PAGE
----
The Tenafly Nature Center does not take injured or orphaned wildlife!
An animal’s best chance of survival is in the care of its own mother.
If your circumstance requires you to handle it, always wear protective gloves
and place a towel over it to reduce stress. Always take extreme caution
with wild animals. They may harbor diseases and try to defend
themselves when fearful.
Always be overly cautious of an animal you suspect is sick and in this scenario,
keep yourself, children, and pets at a far distance, and
contact animal control immediately.
Have you found a raccoon?
- Raccoons carry their babies on their underside. The babies will stay with their mother until they are old enough to make it on their own.
- If a baby has been left behind, place it in a shallow box where it was found, or in the closest safe place. The mother should return for it, as long as you are not present.
- Keep in mind that raccoons are nocturnal. If she does not return after an ample amount of time, and you fear the mother is dead, you can bring it to a wildlife rehabilitator. An injured raccoon will benefit from a rehabilitator as well.
- Signs of injury include shivering, vomiting, emaciation, bleeding, hit by a car, or attacked by a dog/cat.
- Raccoons have a knack for getting in garbage cans. They are omnivores which means they will eat just about anything. If you find a raccoon trapped inside your garbage can, take an object such as a broom to knock it over.
- Then, leave the area and allow the raccoon time to leave without harassment.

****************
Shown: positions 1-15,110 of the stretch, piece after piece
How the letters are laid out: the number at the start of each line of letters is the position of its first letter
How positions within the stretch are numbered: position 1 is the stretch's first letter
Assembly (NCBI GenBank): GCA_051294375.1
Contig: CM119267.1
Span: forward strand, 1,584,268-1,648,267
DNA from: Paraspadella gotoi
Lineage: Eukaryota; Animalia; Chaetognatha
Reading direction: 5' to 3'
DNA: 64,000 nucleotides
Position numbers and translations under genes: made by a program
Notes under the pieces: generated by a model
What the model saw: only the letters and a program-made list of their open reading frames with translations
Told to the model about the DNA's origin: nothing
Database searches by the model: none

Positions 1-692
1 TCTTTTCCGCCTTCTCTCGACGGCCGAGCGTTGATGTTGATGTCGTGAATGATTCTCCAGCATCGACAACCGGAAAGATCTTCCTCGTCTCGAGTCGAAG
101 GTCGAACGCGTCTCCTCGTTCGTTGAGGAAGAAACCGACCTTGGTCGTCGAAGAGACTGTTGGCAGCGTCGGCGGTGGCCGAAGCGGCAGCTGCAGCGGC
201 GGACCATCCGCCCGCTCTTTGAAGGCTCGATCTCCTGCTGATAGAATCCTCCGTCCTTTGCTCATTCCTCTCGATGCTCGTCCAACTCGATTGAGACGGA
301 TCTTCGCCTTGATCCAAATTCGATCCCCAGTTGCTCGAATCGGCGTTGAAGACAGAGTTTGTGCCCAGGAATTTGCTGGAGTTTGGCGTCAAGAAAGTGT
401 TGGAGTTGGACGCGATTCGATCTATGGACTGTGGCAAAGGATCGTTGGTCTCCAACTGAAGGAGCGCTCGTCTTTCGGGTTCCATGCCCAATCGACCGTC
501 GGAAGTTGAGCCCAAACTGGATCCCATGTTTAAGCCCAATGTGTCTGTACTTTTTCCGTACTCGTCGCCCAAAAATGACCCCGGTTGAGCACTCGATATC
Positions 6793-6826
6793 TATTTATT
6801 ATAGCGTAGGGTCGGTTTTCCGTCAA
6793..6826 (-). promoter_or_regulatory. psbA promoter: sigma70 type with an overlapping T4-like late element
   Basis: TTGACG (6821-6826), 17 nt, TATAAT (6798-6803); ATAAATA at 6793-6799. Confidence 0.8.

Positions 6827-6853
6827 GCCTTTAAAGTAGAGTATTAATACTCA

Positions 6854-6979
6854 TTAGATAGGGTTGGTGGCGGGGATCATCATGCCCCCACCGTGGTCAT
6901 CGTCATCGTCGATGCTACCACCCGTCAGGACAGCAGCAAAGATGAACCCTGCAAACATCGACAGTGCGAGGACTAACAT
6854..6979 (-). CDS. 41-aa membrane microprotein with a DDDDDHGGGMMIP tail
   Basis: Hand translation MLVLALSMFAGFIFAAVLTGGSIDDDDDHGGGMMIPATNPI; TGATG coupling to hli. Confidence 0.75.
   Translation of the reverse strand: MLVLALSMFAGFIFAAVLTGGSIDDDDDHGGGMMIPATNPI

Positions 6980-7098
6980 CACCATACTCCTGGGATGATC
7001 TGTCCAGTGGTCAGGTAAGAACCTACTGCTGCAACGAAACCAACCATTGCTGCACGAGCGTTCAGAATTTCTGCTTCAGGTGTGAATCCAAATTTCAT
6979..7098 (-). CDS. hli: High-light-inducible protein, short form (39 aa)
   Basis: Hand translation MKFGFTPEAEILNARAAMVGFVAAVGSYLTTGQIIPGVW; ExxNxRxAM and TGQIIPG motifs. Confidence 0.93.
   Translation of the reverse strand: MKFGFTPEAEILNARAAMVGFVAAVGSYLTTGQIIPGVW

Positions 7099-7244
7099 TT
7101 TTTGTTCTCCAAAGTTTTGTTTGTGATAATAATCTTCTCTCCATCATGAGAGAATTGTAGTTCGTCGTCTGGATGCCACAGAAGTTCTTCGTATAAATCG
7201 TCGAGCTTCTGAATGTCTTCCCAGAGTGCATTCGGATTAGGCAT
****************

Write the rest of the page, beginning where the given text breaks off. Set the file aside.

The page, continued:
- If it does not leave, it may be dehydrated from staying in there for a long time. In this case, a wildlife rehabilitator may be necessary.
- To avoid these types of encounters make sure your garbage lids are securely fastened.
How to Transport a Rescued Animal to the Wildlife Rehabilitator:
- Prepare a container. Place a clean, soft cloth or towel at the bottom of a cardboard box or cat/dog carrier with a lid. If there is no ventilation, make air holes.
- Protect yourself. Remember that these are wild animals. They are scared and may try to defend themselves. Even if the animal doesn’t try to scratch, bite, or peck, parasites and diseases are common. Wear gloves, cover the animal with another cloth or towel, and gently place it in the container. Wash your hands and forearms after contact.
- Keep the animal calm and warm. Keep children and pets away. Do not bother or handle the animal longer than necessary. Keep it covered for warmth and in a dark quite place.
- Do not attempt to feed or provide water.
- Note where you found the animal. This is important for release.
- Contact a wildlife rehabilitator. Do not keep the animal in your home. It is illegal to house injured/orphaned wildlife without the proper training and credentials.
Local Wildlife Rehabilitators Accepting Opossums
Wildlife Freedom Inc.
781 Ringwood Ave.
The advice expressed on this page is to be utilized at your own discretion. Laws regarding wildlife may differ between counties.